The international nature of internet distribution is essential when we think of the local in terms of information topology (like a special interest magazine,) as opposed to local in terms of topographic distribution (like a bus route.)

    We have never had the opportunity of thinking of ‘local’ in terms other than the topographic ones before now.

    Newspapers weigh too much and therefore cost too much.

    But their “content” weighs nothing and take a fraction of a second to go around the world.

    Now, how could this topologically, and potentially topographically, local be monetized?

    We just have to use existing services (like the postal service) to distribute the money for subscription or acquisition of a single issue of a magazine.

    The postal services are already doing this and handling billions of transactions for delivering the mail already.

    The postal services of many countries, like Belgium, are already behaving like banks with the entire population of the country as their customer base.

    In addition they already have the necessary international agreements in place.

  7. Dave of PCP says:

    There will always be a desire for local news. Local as in “Hey, I was wondering why that road was under construction” or “what’s really going on about such-and-such.” Hyperlocal podcasts have thrived on college campuses (e.g. CU Backslash for Clarion University of PA in 2005-2006). Local podcasts (e.g. GeekRadio.com) are doing exceedingly well and can draw 25+ people routinely at weekly gatherings where listeners can actually see each other face to face.

    People use the internet to get face-to-face interaction with folks of similar mindsets (MySpace, Craigslist ads, Meetup.com). Local podcasting will merely contribute and make use of this trend.

  8. Stephen Beat says:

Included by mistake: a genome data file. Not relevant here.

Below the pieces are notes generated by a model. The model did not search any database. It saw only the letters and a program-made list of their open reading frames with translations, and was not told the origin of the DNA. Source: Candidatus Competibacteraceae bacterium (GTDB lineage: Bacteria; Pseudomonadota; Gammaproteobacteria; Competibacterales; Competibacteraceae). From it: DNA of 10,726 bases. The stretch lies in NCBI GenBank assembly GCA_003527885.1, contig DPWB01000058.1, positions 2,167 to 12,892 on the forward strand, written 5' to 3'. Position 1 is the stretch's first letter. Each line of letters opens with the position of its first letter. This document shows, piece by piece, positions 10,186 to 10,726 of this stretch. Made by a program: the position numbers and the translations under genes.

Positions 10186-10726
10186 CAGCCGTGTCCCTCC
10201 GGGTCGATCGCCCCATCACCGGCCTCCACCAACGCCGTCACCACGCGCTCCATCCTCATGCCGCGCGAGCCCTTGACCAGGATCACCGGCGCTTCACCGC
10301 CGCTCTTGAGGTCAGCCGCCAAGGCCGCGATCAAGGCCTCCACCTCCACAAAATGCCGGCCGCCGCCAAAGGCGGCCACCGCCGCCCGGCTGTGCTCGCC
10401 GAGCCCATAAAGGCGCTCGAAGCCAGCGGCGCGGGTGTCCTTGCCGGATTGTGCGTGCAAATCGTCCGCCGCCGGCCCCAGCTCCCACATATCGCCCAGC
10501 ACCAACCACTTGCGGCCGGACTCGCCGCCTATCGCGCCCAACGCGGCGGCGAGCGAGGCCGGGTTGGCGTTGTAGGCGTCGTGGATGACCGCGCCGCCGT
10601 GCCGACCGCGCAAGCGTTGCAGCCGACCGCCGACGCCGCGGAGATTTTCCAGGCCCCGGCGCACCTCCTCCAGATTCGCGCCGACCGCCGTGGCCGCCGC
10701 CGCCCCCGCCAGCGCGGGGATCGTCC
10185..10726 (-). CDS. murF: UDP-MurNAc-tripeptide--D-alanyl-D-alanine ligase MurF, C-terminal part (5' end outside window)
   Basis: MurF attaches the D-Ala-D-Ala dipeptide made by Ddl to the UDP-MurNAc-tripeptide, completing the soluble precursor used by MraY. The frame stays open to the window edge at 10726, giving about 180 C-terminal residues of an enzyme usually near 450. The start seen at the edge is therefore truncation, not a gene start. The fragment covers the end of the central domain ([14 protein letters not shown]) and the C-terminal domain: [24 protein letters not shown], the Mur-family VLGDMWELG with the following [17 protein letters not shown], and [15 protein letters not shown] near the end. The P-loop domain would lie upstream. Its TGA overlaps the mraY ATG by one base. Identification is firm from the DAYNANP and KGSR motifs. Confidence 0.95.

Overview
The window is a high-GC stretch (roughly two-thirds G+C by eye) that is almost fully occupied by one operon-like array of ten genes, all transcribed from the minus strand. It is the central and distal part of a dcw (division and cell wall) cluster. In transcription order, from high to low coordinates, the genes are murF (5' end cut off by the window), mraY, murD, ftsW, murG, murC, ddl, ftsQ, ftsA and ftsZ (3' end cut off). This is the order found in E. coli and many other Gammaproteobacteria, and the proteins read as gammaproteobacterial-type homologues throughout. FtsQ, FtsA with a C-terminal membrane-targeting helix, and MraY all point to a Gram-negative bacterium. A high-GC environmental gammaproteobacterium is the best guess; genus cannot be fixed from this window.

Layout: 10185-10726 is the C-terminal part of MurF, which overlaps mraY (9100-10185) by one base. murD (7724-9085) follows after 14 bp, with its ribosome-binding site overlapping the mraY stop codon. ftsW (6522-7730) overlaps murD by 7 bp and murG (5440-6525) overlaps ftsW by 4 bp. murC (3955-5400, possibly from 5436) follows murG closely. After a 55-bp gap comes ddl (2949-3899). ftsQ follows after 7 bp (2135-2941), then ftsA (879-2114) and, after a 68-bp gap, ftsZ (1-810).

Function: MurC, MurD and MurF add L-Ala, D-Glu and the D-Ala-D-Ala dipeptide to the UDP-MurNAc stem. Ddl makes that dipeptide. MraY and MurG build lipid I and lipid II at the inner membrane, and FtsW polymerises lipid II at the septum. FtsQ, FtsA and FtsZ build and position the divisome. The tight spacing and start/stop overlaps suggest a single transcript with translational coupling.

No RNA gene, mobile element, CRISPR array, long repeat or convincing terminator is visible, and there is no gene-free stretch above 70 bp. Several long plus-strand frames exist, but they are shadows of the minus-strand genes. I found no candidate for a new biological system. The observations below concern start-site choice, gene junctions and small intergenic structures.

I agree with the ‘pro’ local news comments above, and will add…

    My mother (84) lives in a pensioner community where a large number of the people are either hard of hearing or have diminished eye-sight.

    These people are not only a part of the community who are very interested in local news, but their particular disabilities mean they rely on local news services like the large print reproductions or the audio news service.

    As you can imagine this part of our society – the aged – are not altogether conversant with ‘New Media’ and so local news services that have the personal touch are very important to them…

    My mother receives a weekly USB based audio news update, which she plugs straight into a special audio device (supplied by the local blind society) – and this is not only predominantly LOCAL news, but it is read by two local citizens.

    Without local services like this a large part of our aged community would feel cut-off from the rest of society.

  9. Conrad T says:

    I like that part about Newspapers being too heavy.
    As if they’ve been soaking up the water so long that they’ve run out of use.

    The history of the Newspaper is rich with people saying they’re dead. Old media/New media who knows?

    One things for sure: people are going to need the Funnies.
    The modern day newspaper is still miraculous with its 4color ads and thorough reporting, now if we can just get
    rid of those cancer-causing coffee stories!

  10. Leigh Hanlon says:

    Readers might need the funnies, but newspapers have taken a weedwhacker to the comics pages. Even on Sunday, the comics are a shadow of what they once were.

  11. Local news to a global audience – there is a concept that not only makes sense, but it addresses a market that has barely been recognized by marketing people.

    Two basic facts to acknowledge. One is that people are perhaps more mobile than they would really like to be, and the other is that people often feel attached to places where they don’t get to live anymore. Once upon a time, the only solution was perhaps a subscription to the “back-home” newspaper which would arrive too late to really be news. Now, thanks to the Internet, it is possible to come home from thousands of miles away to catch up on local news and perhaps even watch a local TV show.

    There’s something here worth exploring!

  12. I don’t think Elgan really knows anything about the local news business.

  13. On the web… Local aint “Local” its L-O-C-A-L! … and thats Geo!

  14. I agree with Dennis M, I don’t think Elgan knows what he is talking about. Certainly, most incumbent media companies are not addressing the local market but that doesn’t mean a market and needs don’t exist. New companies/bloggers are cropping up and provision of local news is going to become a very vibrant segment. (Note News Corp purchased more local newspapers in Brooklyn this week). Here are my thoughts on this topic: http://personanondata.blogspot.com/2009/03/who-wants-to-pay-for-content.html